Business as usual? Federal Reserve keeps interest rates near zero

Economic news worsened Wednesday as the House of Representatives voted on the stimulus package with the Federal Reserve Board’s Open Market Committee admitting that the “economy has weakened further. Industrial production, housing starts, and employment have continued to decline steeply, as consumers and businesses have cut back spending.”

The bad news continued with Boeing announcing the layoff of 10,000 workers, and both ATT and Wells Fargo showing huge losses in profits foretelling possible additional layoffs.

The Federal Reserve indicated that some liquidity had been restored, but added that consumer credit remained extremely tight. In some areas of the financial sector, banks have resumed inter-bank loans. However according to some analysts’ trouble in the “real economy” is now dragging down the banking sector in a reciprocally downward spiral.

Deflation seems to be an increasing worry of the Federal Reserve, “the Committee sees some risk that inflation could persist for a time below rates that best foster economic growth and price stability in the longer term.”

With rates near zero and little leverage, the Board made no changes, but said it would utilize all available tools. According to the New York Times, “The committee also served notice that it would purchase longer-term Treasury bonds, a move that would drive down long-term interest rates of all types.” The other mechanisms available to it are purchasing mortgage backed securities and Term Asset-Backed Securities Loan Facility to extend credit to consumers, however nothing so far has seemed to work.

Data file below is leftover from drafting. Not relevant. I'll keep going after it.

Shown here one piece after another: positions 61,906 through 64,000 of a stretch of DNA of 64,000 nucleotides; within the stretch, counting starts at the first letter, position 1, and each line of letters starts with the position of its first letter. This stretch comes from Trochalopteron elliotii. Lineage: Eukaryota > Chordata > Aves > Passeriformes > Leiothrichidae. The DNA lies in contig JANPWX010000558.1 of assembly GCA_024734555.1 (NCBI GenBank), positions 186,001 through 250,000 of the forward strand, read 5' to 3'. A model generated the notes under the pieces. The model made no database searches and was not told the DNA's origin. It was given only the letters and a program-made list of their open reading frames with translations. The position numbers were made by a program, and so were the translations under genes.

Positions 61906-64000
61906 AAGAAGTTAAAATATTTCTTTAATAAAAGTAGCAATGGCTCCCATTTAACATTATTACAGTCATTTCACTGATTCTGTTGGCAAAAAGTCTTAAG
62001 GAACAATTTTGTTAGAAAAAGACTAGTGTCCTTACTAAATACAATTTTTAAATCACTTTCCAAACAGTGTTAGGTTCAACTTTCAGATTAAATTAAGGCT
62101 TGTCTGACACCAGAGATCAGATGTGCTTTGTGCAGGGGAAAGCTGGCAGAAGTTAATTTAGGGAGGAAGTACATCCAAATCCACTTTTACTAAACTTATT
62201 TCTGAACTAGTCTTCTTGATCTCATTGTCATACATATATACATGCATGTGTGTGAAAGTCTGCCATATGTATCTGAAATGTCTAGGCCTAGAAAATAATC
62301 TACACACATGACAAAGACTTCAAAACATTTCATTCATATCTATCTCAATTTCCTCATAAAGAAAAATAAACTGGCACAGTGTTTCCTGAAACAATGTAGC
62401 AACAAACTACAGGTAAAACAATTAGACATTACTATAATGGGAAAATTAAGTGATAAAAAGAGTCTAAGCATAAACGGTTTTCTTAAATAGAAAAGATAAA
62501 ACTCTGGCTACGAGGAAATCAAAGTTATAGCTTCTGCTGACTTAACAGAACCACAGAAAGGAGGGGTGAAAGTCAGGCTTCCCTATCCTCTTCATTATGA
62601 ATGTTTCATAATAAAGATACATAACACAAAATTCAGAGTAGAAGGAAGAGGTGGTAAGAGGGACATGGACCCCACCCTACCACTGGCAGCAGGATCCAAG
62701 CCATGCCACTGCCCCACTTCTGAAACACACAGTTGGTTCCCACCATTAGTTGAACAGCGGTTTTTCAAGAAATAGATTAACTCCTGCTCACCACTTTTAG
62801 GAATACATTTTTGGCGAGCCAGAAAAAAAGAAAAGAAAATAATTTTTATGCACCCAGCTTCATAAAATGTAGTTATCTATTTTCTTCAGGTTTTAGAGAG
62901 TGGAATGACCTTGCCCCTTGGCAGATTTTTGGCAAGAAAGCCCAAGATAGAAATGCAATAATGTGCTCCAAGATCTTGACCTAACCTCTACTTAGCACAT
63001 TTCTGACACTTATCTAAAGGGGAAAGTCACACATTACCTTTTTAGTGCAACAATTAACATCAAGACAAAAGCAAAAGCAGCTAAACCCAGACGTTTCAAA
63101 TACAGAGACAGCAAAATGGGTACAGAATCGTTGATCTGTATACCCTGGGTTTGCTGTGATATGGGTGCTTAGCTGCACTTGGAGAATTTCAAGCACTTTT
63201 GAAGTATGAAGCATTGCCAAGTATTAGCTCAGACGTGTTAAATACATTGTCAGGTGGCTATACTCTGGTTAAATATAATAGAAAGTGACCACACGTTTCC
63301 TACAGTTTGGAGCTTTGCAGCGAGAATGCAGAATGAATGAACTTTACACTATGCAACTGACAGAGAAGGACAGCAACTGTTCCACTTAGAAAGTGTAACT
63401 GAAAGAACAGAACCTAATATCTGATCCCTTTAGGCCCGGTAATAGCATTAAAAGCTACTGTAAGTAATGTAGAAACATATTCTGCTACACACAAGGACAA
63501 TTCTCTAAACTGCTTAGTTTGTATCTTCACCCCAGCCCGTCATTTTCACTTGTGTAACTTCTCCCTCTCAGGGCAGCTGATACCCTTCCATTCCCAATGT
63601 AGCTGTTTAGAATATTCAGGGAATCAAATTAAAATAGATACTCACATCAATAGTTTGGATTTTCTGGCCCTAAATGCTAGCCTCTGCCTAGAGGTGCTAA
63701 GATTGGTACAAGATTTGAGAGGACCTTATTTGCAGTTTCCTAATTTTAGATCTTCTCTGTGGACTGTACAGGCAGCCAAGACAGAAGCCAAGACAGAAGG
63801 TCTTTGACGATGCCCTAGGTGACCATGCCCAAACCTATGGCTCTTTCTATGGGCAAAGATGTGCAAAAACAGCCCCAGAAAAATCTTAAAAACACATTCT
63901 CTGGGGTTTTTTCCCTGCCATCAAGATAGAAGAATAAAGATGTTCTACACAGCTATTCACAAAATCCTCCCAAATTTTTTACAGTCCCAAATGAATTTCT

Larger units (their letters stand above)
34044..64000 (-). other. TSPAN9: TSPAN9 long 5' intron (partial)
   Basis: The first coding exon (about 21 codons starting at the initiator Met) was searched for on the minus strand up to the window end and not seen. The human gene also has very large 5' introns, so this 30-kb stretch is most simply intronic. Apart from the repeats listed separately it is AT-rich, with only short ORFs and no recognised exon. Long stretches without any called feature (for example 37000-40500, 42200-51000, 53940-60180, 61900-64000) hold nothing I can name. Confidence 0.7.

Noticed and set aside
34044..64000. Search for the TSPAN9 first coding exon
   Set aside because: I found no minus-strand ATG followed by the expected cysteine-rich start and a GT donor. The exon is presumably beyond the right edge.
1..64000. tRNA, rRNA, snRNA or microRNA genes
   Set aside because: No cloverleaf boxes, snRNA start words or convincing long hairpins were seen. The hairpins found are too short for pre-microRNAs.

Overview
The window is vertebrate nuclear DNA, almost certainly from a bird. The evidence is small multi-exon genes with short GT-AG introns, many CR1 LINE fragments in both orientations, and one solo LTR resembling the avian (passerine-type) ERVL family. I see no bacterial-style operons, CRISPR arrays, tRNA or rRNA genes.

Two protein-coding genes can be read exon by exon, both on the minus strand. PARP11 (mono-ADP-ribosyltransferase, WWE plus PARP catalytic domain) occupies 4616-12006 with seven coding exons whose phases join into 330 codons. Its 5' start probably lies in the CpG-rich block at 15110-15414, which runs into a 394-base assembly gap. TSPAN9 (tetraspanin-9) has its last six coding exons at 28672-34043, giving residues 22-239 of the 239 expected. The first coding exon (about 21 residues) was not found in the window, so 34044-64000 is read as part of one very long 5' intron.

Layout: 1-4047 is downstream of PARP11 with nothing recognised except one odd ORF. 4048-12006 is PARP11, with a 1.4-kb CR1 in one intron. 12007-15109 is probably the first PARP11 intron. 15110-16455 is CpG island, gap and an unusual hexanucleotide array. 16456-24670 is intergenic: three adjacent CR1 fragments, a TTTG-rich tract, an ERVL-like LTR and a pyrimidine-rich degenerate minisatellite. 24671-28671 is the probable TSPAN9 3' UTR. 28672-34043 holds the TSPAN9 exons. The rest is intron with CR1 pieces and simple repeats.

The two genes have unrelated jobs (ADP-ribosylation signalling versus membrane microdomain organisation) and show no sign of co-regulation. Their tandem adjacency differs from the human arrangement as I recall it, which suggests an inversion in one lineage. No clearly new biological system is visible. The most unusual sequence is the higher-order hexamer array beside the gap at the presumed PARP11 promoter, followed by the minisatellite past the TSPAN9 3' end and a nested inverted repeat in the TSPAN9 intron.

Newspapers reported today that the Obama administration is likely to attempt several measures to jump-start the economy in addition to its stimulus package, as opposed to relying on only one. Nationalization of the banking system is a pro-working class option that is being considered in all but name.

Yesterday as reported by the Washington Post, in a letter to Congress Ben Bernanke said the Federal Reserve would use its buyout of billions in foreclosed mortgages to renegotiate loan terms and thereby assisting homeowners.

Some 2 million jobs have been lost in the last four or five months, adding to foreclosure crisis, particularly in California.